HERNDON, VIRGINIA — Through his practice in northern Virginia, immigration attorney Hassan Ahmad has seen how difficult life can be for undocumented immigrants in the suburbs of Washington, D.C. Ahmad defends clients who are facing deportation proceedings, acting as an advocate for people whom the federal government has targeted and maligned with hateful rhetoric.
The demographics of Virginia’s affluent, suburban 10th district have been changing in recent years: a growing population of immigrants is making the district more diverse. And Hassan said that Rep. Barbara Comstock (R-VA) is not a lawmaker who represents the diversifying electorate.
“I don’t feel comfortable sending my clients to their immigration liaison because I don’t believe Barbara Comstock sees immigrants as a part of the community,” he told ThinkProgress. “Why would I want to send my clients to a congresswoman who might have a connection with the local immigration agency but who is not going to feel that my client is a full participant in the American experience?”
The path for Democrats to retake the House this November runs through a few dozen key districts, many in affluent suburbs where conservative voters are losing their foothold. Few exemplify those swing districts better than Virginia’s 10th district.
Cook Political Report recently changed the projection for the district from “toss-up” to a likely Democratic win. Across the country, nine Republican House seats are categorized as leaning Democratic, but Comstock is the only incumbent in one of those districts.
On Tuesday night, members of the Democratic Latino Organization of Virginia (a Democrats party committee) and Latino voters gathered in a supporter’s home in the district to support Democrat Jennifer Wexton, a white woman who speaks Spanish and who supporters say has taken the right steps to win Latino voters’ support. They say Comstock, who has served the district in Congress for two terms, has done the opposite.
“She’s voted the party line ninety-plus percent of the time,” Ahmad said. “She bought into the narrative of MS-13 as a fodder for fears and sees all Latinos as potentially complicit and that they have to somehow prove their innocence before they can be welcomed as part of society.”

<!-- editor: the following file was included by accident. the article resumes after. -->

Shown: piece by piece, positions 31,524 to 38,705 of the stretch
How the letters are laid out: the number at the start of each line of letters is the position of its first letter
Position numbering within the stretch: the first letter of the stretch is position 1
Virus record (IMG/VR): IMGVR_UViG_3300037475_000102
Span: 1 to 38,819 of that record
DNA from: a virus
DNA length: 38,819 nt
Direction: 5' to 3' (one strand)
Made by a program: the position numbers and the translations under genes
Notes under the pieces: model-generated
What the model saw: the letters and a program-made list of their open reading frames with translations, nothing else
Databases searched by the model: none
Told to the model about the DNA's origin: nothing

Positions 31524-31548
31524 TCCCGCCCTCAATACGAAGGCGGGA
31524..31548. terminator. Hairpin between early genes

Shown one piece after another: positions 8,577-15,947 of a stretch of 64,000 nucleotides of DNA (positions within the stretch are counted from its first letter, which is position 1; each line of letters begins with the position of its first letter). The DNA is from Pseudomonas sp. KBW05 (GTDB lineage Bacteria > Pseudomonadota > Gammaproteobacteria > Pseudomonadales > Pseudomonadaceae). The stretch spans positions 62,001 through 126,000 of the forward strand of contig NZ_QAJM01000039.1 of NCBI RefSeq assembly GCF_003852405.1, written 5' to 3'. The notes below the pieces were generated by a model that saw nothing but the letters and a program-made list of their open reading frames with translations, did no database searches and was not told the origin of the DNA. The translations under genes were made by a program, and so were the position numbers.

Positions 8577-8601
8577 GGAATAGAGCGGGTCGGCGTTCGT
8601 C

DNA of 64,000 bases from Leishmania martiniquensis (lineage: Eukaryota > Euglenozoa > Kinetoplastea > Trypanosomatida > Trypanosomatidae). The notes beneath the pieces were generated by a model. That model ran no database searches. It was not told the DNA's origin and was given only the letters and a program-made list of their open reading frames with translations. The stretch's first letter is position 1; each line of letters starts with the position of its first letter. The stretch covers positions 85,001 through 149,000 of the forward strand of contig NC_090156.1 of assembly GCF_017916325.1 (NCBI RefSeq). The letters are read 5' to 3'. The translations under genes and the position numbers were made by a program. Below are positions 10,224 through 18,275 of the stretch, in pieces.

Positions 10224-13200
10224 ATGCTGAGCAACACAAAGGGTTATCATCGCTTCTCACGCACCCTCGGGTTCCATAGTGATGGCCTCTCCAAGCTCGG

Wexton, who said she is reaching out to voters who Comstock has ignored, agreed.
“For Barbara Comstock, the Latino community is nothing more than MS-13,” she said. “That’s the legislation she’s patroned, that’s the Republican playbook, that’s what we saw in 2017 races, that’s what we’ve seen with their pandering and fear-mongering and race-baiting.”
Wexton, a former prosecutor, has served in Virginia’s state Senate since 2014. She is endorsed by Gov. Ralph Northam (D) and has campaigning on the strength of her resume.
“Jennifer Wexton has the best chance of picking up a Democratic seat in the country,” Monique Alcala, the chair of the Virginia Democrats’ Latino group, said Tuesday night, introducing the candidate.
Voters told ThinkProgress that Comstock has been able to win in the district twice because she has convinced people that she is a moderate. But she has accepted over $100,000 from the National Rifle Association, sided with the Trump administration on countless policy debates, and has held no towns halls or made any efforts to reach out to constituents of color.
“One of the silver linings of Trump’s presidency is that people are actually looking behind what Barbara Comstock says and looking at what she actually does.”
“One of the silver linings of Trump’s presidency is that people are actually looking behind what Barbara Comstock says and looking at what she actually does,” Wexton told ThinkProgress. “She’s out of step with her constituents on so many issues.”
Evelyn BruMar, a Brentsville, Va. resident who is active in Democratic politics, said Comstock has only been paying attention to certain constituents.
“The community is changing and growing, but she’s not changing and growing,” she said. “Wexton has tapped in and is able to … be the amplifier to the voices of this community.”
Virginia’s 10th district is roughly 12 percent Hispanic and encompassed communities like Manassas Park, which is more than one-third Latino. During Comstock’s terms, the district has grown increasingly Democratic — Hillary Clinton won it by 9.8 points in 2016 and Northam won by 13 points the following year.
To replicate that kind of success, Wexton said she understands that the Latino voter turnout will be essential. Elizabeth Guzman, the first Latina woman to serve in Virginia’s legislature, explained to the crowd Tuesday that when she decided to run, she was told Latinos who make up 14 percent of her district don’t turn out to vote Despite those perceptions, Guzman said 14 percent of her winning electorate turned out to be Latino.
If she were to be elected to Congress, Wexton told ThinkProgress she would push for a “clean DACA bill” to provide a pathway to citizenship for immigrants who arrived under the Obama-era Deferred Action for Childhood Arrivals program.
“We need comprehensive immigration reform,” she said. “There’s always been so much cowardliness in Washington and an inability to get things done.”
More importantly, voters said they hope Wexton will be part of a new wave of lawmakers who can shift the national dialogue about immigration.
“I’m hoping we can shift this conversation back and start talking about immigration from a place of compassion, instead of exclusion,” Ahmad said. “From a place of inclusivity as opposed to hatred.”